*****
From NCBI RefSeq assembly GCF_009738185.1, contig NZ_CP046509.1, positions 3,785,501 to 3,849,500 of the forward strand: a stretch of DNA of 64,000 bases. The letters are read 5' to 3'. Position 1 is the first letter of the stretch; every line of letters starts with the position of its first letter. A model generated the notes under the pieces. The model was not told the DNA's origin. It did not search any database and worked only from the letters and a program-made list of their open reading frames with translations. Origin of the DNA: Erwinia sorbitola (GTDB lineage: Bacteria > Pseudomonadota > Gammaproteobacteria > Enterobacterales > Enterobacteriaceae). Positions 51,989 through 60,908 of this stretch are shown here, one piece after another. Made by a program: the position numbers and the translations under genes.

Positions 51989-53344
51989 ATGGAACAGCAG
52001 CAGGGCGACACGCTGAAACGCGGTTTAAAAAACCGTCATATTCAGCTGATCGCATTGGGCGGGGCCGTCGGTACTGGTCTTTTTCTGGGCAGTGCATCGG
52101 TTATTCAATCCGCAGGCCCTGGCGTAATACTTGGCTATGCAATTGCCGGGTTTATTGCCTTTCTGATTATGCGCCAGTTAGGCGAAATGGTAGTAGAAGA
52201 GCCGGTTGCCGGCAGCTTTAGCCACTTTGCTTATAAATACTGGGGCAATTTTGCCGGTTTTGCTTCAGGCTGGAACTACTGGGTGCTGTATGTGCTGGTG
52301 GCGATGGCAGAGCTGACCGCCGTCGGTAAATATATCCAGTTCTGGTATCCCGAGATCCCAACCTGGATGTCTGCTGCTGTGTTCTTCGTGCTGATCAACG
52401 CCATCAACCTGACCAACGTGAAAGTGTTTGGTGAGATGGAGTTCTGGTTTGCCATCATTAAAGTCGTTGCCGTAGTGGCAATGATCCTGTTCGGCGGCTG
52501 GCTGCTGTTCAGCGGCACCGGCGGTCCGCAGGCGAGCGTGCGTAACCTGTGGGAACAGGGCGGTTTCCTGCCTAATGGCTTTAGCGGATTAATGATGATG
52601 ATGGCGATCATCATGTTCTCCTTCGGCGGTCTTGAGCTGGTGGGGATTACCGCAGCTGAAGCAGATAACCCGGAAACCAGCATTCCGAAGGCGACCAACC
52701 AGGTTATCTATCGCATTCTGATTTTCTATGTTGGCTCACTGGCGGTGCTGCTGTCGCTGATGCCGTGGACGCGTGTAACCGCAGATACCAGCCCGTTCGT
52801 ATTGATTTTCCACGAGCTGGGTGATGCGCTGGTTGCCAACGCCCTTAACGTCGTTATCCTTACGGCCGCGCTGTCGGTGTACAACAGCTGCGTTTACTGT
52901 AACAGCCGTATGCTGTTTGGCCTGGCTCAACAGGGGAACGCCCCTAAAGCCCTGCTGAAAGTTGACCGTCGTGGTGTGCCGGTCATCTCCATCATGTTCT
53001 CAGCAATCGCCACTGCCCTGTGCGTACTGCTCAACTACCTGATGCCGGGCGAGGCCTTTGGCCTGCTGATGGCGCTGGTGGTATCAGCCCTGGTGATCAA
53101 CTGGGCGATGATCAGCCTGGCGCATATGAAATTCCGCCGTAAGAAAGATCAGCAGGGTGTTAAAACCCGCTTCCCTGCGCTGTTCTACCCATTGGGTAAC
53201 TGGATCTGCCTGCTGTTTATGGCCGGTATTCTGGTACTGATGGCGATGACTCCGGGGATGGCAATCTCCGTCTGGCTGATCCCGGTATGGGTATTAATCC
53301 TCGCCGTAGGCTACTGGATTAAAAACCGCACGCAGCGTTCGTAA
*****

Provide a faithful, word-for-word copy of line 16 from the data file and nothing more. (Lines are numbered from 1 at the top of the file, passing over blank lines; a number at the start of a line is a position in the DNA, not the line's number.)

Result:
53201 TGGATCTGCCTGCTGTTTATGGCCGGTATTCTGGTACTGATGGCGATGACTCCGGGGATGGCAATCTCCGTCTGGCTGATCCCGGTATGGGTATTAATCC